Taggert Transcontinental is run by a brother-sister team of James and Dagney Taggart after their father passed away.  James is not the smart one, while Dagny not only has a engineering background, but is business-savvy in an age where it becomes harder to keep their railroad transport company afloat.  I liked Taylor Schilling as Dagny in this role.  Grant Bowler plays Henry Rearden, the CEO and architect of Rearden Metal (and other business holdings).  Rearden Metal has been able to produce a lighter, stronger version of steel, and Dagny is willing to bet that it can be used to replace worn out railroad tracks, especially in the run to Colorado, where a crucial customer, Wyatt Petroleum, is looking to jump ship due to James' incompetent handling of the business.  James is far more reliant on goverment regulation to keep his company afloat, while sister Dagny forges ahead with actual business deal-making.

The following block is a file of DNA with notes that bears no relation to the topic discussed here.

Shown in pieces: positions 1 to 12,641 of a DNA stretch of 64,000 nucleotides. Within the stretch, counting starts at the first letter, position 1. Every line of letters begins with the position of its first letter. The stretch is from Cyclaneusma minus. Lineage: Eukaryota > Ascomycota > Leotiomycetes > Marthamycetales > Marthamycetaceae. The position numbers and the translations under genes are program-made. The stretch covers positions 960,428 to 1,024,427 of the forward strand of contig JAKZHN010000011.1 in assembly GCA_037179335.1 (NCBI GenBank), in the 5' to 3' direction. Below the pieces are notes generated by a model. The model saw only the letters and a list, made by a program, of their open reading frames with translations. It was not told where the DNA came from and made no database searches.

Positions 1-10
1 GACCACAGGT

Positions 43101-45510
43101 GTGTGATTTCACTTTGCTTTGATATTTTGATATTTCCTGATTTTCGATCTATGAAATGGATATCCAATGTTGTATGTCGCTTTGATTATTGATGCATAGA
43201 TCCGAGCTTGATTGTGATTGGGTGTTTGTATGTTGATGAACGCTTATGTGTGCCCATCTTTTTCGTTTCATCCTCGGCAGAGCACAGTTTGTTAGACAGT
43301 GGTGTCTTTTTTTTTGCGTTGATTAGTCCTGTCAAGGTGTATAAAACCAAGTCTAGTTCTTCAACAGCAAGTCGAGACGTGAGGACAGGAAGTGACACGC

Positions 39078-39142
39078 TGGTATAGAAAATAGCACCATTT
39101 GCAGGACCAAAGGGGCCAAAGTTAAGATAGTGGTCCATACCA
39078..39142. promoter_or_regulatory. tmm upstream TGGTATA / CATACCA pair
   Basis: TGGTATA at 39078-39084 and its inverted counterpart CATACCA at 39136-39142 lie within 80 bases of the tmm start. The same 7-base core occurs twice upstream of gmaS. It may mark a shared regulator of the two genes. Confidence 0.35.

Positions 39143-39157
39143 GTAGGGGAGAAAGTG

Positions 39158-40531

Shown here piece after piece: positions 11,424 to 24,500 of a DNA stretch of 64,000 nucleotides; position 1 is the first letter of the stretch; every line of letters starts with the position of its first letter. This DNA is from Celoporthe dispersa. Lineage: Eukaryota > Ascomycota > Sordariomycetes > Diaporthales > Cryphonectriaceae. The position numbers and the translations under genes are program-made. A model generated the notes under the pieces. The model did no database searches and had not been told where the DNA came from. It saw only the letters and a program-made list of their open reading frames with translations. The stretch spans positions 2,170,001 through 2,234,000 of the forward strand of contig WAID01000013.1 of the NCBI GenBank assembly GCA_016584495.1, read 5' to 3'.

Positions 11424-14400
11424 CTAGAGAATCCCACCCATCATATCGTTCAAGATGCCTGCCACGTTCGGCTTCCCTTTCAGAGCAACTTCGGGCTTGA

Obviously the broad strokes of determination of individuals in the face of oppressive governmental controls in the guise of the public welfare is a major thrust in Rand's novel, and the script is pretty polar about the 2 sides, so not too many shades of grey happening here. This film is tailored to a specific audience with specific leanings, that's can't really be argued.  But viewed as any other film where the protagonist has to overcome what appears to be insurmountable odds to achieve their goals, it works from that perspective.  It's just that the depiction of the antagonists probably hit home far too easily given even today's political climate.

The film as cinema is fairly average, the production budget wasn't big, and it shows, and the direction by Paul Johansson has a nightly soap opera quality to it, here and there, but the storytelling was satisfactory.  I'll check out Part 2 when it shows up later in the theaters, as I want to see what happens next for Dagny and Henry, as Part 1 ends with a dire turn of events for them both.

I give it 2.75 stars or a grade of B-.


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#16 of 20 RobertR

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Posted April 22 2011 - 09:02 AM